Darling Downs Solar Grid Risks

A substantial rise in solar PV farms on the Darling Downs risks causing major issues with energy supply networks if urgent grid updates are not undertaken to ensure the Darling Downs solar grid is future-proofed.

Darling Downs Solar Grid

According to The Chronicle, six projects worth almost $2 billion are planned for the Darling Downs region over the next few years. This includes a 5000-hectare plant at Millmerran (the largest solar farm in Australia), and the $200 million, 100MW Yarranlea solar farm.

State Minister for Energy, Biofuels and Water Supply Mark Bailey told the Toowoomba and Surat Basin Enterprise National Energy Summit “at this stage” the Queensland Government don’t have any grid upgrades for the Toowoomba area planned – noting that they have upgraded the transmission line in North Queensland “because we’ve got so many projects happening there.” Bailey said that “…we will continue to review our system to make sure we can facilitate these projects.”

Federal Minister for Resources Senator Matthew Canavan was also drawn into the conversation, advising that we should be careful with the amount of renewable energy we source if we don’t have a clear path forward with regards to grid stability: “We shouldn’t push renewables up above 40% without a proper plan of knowing how to keep the lights on when renewables are not there,” he said. “That’s what they did in South Australia and they put their own state and businesses there at great risk.”

Darling Downs Solar Yarranlea
Yarranlea Solar Plant (source: yarranleasolar.com.au)

The Chief Executive of Yarranlea Solar, Nick Canto, said that “major infrastructure upgrades” were required as the existing grid will not have the capacity to deal with the increased power load. Canto was also quoted on the 11th discussing Toowomba and the Surat Basin’s ‘extensive electrical transmission network’ – so it looks like he’s more worried about the grid’s ability to deal with such a large amount of renewable energy from multiple solar farms.

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Toowoomba Solar Farms – Yarranlea Solar Farm and Maryrorough Solar

Solar Farms in Toowoomba

A battle waged by Maryrorough Solar and local residents over a proposal for the creation a solar farm outside Pittsworth, Toowoomba has been settled yesterday. The Toowoomba Regional Council narrowly approved the development. Council vote was decided at 6-2, with Deputy Mayor Carol Taylor and Cr Mike Williams against the proposal, which had already been recommended by council planning officer Peter Swan.

Maryrorough Solar DA

The submitted plans were for Maryrorough Solar to build a 40mw solar farm on 186 hectares of land at Yarranlea (65 Roche Road) due to its close proximity to a substation. It attracted six submissions against approval. Some of the arguments those opposing the PV solar farm put forward were the ‘unsightly look of the panels’, the ‘lights at night’, ‘glare’, the potential for dust nuisance, flooding, and weed management. Another submission, whose author seemed very concerned about farmers and agriculture in Toowoomba, queried how the council could approve ‘an inappropriate change to such a large tract of fertile farming land’.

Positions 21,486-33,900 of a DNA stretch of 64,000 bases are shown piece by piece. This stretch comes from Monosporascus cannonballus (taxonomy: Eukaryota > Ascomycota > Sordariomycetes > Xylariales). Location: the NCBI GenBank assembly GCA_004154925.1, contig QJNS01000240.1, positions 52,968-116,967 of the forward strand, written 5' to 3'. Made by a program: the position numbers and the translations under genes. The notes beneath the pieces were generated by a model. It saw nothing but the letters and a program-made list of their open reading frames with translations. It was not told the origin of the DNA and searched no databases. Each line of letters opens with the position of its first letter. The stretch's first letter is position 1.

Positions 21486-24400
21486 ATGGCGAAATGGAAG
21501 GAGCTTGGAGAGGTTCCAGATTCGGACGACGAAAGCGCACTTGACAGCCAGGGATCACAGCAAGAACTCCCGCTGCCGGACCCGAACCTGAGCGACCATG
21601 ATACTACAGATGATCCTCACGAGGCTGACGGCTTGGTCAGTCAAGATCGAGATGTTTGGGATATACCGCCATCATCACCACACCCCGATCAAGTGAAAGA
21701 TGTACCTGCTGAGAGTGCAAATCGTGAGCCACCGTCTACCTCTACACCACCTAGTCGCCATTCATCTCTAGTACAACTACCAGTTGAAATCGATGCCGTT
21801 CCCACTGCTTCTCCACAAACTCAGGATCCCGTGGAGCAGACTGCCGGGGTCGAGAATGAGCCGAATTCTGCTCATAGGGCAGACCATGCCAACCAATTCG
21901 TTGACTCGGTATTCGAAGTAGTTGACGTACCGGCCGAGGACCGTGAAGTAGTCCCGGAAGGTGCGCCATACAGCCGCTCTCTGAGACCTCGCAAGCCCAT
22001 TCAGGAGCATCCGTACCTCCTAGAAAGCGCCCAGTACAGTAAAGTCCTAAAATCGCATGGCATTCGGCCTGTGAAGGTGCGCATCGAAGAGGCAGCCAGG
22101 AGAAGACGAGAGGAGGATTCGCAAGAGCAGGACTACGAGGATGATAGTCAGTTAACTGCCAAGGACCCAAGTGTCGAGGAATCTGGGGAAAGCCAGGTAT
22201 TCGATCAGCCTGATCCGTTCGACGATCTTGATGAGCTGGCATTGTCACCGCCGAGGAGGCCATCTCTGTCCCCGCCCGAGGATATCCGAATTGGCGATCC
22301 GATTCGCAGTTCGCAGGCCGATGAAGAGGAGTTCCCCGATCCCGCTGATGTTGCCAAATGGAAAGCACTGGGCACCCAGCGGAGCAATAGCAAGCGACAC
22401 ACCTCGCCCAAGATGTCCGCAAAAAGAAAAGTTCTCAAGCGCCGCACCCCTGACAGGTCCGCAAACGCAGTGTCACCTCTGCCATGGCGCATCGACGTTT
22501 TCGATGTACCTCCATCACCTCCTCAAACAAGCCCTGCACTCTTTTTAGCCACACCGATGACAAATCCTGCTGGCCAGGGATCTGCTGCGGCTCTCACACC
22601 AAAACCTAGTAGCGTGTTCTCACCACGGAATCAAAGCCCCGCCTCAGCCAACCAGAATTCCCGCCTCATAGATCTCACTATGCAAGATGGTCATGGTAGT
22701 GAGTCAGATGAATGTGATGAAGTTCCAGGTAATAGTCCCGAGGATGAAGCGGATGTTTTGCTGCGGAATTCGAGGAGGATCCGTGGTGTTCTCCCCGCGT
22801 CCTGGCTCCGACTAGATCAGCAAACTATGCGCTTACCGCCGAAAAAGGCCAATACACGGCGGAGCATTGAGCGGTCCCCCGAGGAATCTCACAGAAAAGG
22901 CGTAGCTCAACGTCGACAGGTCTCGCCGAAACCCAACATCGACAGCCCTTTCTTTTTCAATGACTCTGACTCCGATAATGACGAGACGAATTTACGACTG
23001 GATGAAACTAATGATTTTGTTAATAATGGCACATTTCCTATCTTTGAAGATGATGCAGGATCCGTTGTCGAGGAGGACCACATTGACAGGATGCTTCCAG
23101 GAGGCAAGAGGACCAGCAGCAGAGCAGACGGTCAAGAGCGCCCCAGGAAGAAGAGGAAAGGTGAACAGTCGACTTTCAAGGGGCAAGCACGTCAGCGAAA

Yarranlea Solar

Yarranlea Solar
Yarranlea Solar (source: yarranleasolar.com.au)

Last December, Yarranlea Solar had a $200m, 100mw project (The Yarranlea Solar Farm at 752 Murlaggan Road – around 45km south west of Toowoomba) approved. The Yarranlea Solar Farm will create 100mw (enough energy to power up to 32,000 homes). The project will involve around 400,000 PV solar panels and, according to the project director Nick Canto, will also create around 200 construction jobs for the area.

At the time at least 18 people objected to the project, who lodged their Development Approval in in July 2016, citing concerns about ‘rural amenity’, stormwater, ‘preservation of agricultural land’ and ‘light from the project’. Presumably they were also quite concerned about the solar farm’s effect on fertile farming land but in any case the project was approved by the TRC.

Both Solar farms will be sustainably created and decommissioned (including full removal of all physical technology) after their 30 year running time, at which point the land will be returned to its previous state and remain suitable for agricultural purposes. There remains, however, the option for extensions depending on what technology is like at that point. On that note, Yarranlea are also assessing the usage of Lithium-Ion and Zinc Bromide Flow batteries for energy storage. No decision on which technology type they chose has been announced as yet. Also no word on if Maryrorough Solar will be utilising energy storage in their PV farm but still early days yet. It’ll be very interesting to see how energy storage, as a rapidly evolving and game-changing technology, factors into the solar farms being built over the coming months and years.

It’s great to see (the majority of) council being sensible about these sorts of situations and helping Australians move forwards with solar power in Toowoomba and Queensland in general, which generates the highest amount of solar power out of any state in Australia.

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